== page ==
Have you seen those Facebook posts which ask if you personally know anyone who’s had COVID? Is that a 2020 question, or what? And it’s now apparent that many survivors of COVID-19 have neurological symptoms. As we know, these symptoms include a loss of smell, delirium and an increased risk of stroke. But there are also longer-lasting consequences for the brain, including myalgic encephalomyelitis/chronic fatigue syndrome and Guillain-Barre syndrome, reports Considerable’s article entitled “Does COVID-19 increase your risk of memory loss? Here’s what we know.”
The article say that these effects may be caused by direct viral infection of brain tissue. However, there is growing evidence to suggest that additional indirect actions triggered via the virus’s infection of epithelial cells and the cardiovascular system, or through the immune system and inflammation, contribute to lasting neurological changes after contraction of COVID-19. Scientists are looking at whether there be a COVID-19-related wave of memory deficits, cognitive decline and dementia cases in the future.
Scientists say that many of the symptoms we link to an infection are, in fact, due to the protective responses of the immune system. This is also true when it comes to feeling sick: the general malaise, tiredness, fever and social withdrawal are caused by activation of specialized immune cells in the brain, called neuroimmune cells, and signals in the brain.
In addition to changing behavior and regulating physiological responses during illness, the specialized immune system in the brain also has several other roles.
Research now shows that the neuroimmune cells that are at the connections between brain cells (synapses), which provide energy and minute quantities of inflammatory signals, are essential for normal memory formation. Unfortunately, this also is a way in which an illness like COVID-19 can cause both acute neurological symptoms and long-lasting issues in the brain.
During illness and inflammation, the specialized immune cells in the brain become activated, sending out large amounts of inflammatory signals and changing how they communicate with neurons. Because COVID-19 involves a massive release of inflammatory signals, there are both short-term effects on cognition (delirium) and the potential for long-lasting changes in memory, attention and cognition.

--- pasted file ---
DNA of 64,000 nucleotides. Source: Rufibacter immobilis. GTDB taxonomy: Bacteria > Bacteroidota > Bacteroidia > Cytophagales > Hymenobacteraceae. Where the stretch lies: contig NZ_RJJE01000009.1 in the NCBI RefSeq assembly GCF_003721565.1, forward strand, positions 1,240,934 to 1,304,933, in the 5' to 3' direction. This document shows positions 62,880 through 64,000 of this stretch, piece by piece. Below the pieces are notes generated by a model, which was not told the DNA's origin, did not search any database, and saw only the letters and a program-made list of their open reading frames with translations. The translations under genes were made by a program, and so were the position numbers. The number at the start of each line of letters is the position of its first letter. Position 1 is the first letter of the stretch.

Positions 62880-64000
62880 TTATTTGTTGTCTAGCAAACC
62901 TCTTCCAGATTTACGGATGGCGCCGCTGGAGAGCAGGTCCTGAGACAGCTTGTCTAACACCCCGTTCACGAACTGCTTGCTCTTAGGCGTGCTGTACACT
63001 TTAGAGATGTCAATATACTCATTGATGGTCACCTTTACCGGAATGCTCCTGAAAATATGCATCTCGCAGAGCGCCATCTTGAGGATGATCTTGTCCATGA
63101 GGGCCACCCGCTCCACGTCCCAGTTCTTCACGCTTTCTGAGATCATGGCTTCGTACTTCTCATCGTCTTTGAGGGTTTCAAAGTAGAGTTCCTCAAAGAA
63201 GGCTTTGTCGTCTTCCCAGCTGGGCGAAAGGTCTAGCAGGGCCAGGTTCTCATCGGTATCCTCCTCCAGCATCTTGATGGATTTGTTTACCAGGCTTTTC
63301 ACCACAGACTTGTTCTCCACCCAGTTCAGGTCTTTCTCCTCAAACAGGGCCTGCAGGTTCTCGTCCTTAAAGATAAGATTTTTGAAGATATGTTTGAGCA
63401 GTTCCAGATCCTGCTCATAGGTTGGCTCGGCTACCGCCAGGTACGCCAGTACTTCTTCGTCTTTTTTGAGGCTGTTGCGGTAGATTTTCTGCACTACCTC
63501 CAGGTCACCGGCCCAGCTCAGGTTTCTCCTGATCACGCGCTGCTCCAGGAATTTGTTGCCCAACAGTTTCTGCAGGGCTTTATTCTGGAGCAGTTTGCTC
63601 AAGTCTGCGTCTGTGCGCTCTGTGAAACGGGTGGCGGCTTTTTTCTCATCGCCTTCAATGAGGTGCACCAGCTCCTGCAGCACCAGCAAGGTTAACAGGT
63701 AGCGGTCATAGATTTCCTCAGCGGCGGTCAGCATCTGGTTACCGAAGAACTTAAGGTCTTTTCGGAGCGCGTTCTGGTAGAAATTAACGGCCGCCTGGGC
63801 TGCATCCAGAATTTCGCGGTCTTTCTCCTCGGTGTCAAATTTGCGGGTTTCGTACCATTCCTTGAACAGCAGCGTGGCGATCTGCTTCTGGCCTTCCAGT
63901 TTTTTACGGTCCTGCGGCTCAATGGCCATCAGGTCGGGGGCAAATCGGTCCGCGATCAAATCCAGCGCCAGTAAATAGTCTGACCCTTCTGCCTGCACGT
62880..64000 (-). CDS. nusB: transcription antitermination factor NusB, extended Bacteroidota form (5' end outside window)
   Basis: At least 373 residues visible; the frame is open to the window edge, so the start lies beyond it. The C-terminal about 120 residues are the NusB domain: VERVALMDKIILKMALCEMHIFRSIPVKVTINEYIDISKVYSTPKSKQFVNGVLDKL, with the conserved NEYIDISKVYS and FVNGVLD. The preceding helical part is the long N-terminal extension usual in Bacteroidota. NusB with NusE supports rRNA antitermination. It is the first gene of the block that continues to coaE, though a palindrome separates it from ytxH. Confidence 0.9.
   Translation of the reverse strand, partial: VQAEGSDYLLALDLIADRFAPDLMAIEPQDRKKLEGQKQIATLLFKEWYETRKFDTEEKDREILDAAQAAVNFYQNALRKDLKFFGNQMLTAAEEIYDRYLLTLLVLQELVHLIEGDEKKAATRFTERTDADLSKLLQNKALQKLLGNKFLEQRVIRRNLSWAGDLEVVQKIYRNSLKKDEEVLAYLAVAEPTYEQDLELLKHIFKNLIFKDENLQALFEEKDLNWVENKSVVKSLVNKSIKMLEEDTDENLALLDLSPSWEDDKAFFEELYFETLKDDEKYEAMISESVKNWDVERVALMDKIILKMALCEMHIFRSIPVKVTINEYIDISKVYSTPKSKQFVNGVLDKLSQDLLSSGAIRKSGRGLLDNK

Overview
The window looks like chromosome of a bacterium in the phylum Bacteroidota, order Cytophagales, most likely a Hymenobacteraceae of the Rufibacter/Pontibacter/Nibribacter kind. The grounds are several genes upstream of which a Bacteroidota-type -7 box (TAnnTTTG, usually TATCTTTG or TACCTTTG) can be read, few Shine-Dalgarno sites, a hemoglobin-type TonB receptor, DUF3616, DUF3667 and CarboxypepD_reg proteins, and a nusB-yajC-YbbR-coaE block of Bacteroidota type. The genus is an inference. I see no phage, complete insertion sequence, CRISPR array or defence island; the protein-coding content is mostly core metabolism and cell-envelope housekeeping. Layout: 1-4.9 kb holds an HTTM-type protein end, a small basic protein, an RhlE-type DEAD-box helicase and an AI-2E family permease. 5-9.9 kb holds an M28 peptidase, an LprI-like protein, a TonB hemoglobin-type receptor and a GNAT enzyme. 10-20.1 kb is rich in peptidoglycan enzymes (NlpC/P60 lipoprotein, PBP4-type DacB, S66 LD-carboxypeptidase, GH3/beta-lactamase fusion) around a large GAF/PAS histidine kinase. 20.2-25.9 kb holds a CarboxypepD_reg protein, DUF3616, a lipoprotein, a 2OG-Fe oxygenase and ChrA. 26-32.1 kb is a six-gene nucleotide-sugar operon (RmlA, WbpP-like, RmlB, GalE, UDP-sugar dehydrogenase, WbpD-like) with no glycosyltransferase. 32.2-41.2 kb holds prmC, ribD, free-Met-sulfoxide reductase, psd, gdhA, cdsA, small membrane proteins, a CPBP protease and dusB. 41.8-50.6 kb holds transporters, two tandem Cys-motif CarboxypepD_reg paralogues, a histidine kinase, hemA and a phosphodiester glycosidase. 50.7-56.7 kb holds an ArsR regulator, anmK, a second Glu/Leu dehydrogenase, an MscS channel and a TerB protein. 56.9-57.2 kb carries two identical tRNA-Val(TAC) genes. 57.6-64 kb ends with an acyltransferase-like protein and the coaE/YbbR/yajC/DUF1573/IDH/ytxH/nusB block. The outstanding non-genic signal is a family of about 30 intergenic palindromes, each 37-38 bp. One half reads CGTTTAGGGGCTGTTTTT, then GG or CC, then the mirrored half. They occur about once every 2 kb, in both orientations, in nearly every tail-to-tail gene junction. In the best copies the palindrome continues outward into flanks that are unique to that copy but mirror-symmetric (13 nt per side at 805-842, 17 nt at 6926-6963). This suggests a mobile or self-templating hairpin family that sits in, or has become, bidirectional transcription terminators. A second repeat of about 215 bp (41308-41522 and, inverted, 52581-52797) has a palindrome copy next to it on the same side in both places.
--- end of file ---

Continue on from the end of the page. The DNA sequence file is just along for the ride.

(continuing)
(And my personal, non-legal advice? Take your Vitamin D3!)
There is also an increased risk for cognitive decline and dementia, including Alzheimer’s disease, during aging.
The potential connection between COVID-19 and persistent effects on memory are evidenced by observations of other illnesses, such as patients who recover from a heart attack or bypass surgery who report lasting cognitive deficits that become exaggerated during aging.
It will be many years before we know whether the COVID-19 infection causes an increased risk for cognitive decline or Alzheimer’s disease. However, this risk may be reduced by prevention and treatment of COVID-19. Prevention and treatment both rely on the ability to decrease the severity and duration of illness and inflammation. Interestingly, new research suggests that common vaccines, including the flu shot and pneumonia vaccines, may reduce the risk for Alzheimer’s. Several emerging treatments for COVID-19 are drugs also suppress excessive immune activation and inflammatory state. These treatments may also reduce the impact of inflammation on the brain and decrease the impact on long-term brain health.
Reference: Considerable (Aug. 7, 2020) “Does COVID-19 increase your risk of memory loss? Here’s what we know”